Hamas calls for new uprising
31 hurt in Israeli army gunfire as Palestinian protests erupt in Gaza and West Bank
Jerusalem: The extremist group Hamas urged Palestinians on Thursday to abandon peace efforts and launch a new uprising against Israel in response to President Donald Trump's recognition of Jerusalem as its capital.
Palestinian factions called for a "Day of Rage" on Friday, and on Thursday a wave of protest in the West Bank and Gaza brought clashes between Palestinians and Israeli troops. At least 31 people were wounded by Israeli gunfire and rubber bullets, medics said.
The Israeli military said on Thursday evening two rockets had been fired towards Israel from the Hamas-ruled Gaza Strip, but did not cross into Israeli territory.
The military said it was reinforcing troops in the occupied West Bank.
Medics said 11 people had been hit by live bullets and 20 by rubber bullets in Thursday's unrest. One was in a critical condition. Some protesters threw rocks at soldiers and others chanted:"Death to America! Death to the fool Trump!"
Trump reversed decades of US policy on Wednesday by recognising Jerusalem as the capital of Israel, angering the Arab world and upsetting western allies.
The status of Jerusalem - home to sites holy to the Muslim, Jewish and Christian religions - is one of the biggest obstacles to a peace agreement between Israel and the Palestinians.
"We should call for and we should work on launching an intifada (Palestinian uprising) in the face of the Zionist enemy," Hamas leader Ismail Haniyeh said in Gaza.
On Friday's "Day of Rage", rallies and protests are expected near Israeli-controlled checkpoints in the West Bank and along the border with Gaza. Friday prayers at the Muslim shrine of Al-Aqsa mosque in Jerusalem could also be a flashpoint.
Naser Al-Qidwa, an aide to western-backed Palestinian President Mahmoud Abbas and senior official in his Fatah party, urged Palestinians to stage protests but said they should be peaceful.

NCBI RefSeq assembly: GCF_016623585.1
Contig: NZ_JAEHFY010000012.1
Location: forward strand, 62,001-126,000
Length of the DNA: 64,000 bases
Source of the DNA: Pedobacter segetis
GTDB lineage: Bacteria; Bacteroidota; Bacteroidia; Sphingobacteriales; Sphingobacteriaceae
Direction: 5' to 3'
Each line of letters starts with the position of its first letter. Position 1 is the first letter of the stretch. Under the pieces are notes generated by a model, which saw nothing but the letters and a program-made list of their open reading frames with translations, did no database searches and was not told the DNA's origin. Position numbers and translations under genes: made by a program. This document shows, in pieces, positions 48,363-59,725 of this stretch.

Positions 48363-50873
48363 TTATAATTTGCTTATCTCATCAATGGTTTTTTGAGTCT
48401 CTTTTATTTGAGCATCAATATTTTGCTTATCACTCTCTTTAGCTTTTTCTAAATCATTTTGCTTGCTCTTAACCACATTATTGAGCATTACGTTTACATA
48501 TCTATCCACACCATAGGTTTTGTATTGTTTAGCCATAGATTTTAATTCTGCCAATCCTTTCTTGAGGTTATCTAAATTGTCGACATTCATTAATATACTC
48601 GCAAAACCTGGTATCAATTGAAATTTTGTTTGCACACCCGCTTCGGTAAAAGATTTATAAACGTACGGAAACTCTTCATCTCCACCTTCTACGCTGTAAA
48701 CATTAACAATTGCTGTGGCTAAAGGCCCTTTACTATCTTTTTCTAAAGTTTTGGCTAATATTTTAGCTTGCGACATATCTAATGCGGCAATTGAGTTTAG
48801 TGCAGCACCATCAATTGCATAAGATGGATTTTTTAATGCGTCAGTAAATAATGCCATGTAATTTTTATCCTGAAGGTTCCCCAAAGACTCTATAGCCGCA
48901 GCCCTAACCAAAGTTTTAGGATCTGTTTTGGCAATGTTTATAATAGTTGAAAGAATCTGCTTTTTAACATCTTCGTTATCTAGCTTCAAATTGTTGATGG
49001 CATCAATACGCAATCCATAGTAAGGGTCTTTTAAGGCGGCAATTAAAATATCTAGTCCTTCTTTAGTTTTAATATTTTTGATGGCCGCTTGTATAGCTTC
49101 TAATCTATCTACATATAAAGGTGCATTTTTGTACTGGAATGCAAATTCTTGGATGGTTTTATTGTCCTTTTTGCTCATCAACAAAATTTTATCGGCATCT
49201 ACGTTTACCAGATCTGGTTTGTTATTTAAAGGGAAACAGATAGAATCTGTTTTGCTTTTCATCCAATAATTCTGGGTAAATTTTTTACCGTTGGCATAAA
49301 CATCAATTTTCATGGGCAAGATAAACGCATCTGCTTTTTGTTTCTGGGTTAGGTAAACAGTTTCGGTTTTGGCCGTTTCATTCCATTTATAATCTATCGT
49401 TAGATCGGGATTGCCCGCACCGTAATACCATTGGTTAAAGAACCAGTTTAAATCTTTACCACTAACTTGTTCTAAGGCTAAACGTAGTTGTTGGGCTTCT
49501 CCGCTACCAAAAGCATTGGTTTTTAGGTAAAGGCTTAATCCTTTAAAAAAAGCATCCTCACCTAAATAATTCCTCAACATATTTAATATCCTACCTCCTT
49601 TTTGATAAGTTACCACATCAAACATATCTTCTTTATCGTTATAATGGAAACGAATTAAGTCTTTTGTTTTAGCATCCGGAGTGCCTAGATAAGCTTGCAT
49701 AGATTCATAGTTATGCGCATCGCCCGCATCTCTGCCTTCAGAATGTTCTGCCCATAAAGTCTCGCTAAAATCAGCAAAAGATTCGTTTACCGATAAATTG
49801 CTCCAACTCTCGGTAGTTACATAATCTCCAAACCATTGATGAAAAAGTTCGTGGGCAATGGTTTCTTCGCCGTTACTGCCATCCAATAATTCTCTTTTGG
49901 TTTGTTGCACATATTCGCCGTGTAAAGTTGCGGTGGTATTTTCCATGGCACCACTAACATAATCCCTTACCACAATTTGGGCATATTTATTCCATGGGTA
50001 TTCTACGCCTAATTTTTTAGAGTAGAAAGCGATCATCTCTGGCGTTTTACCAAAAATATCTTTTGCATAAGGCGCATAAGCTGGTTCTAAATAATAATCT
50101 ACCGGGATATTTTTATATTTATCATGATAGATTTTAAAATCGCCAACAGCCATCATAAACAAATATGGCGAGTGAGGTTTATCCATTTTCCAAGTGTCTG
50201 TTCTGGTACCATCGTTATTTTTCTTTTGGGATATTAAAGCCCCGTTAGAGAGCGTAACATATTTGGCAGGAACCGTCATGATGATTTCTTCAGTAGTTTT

Abbas on Thursday met Jordan's King Abdullah, whose dynasty is traditional custodian of Jerusalem's holy places. Jordan is a staunch US ally but has dismissed Trump's move as "legally null".
Palestinian news agency Wafa said Abbas updated the king on "the imminent dangers in light of the decision by President Donald Trump to recognise Jerusalem as the capital of the occupation state, and the mechanism of future steps to protect the holy city".
Israel considers Jerusalem its eternal and indivisible capital. Palestinians want the capital of an independent state of their own to be in the city's eastern sector, which Israel captured in the 1967 West Asia war and annexed in a move never recognised internationally.
Israel and the US consider Hamas, which has fought three wars with Israel since 2007, a terrorist organisation. Hamas does not recognise Israel's right to exist. Fearing disruption to reconciliation efforts between Hamas and Fatah, Palestinian Prime Minister Rami Al-Hamdallah and other Fatah delegates arrived in Gaza on Thursday to meet Hamas. Reuters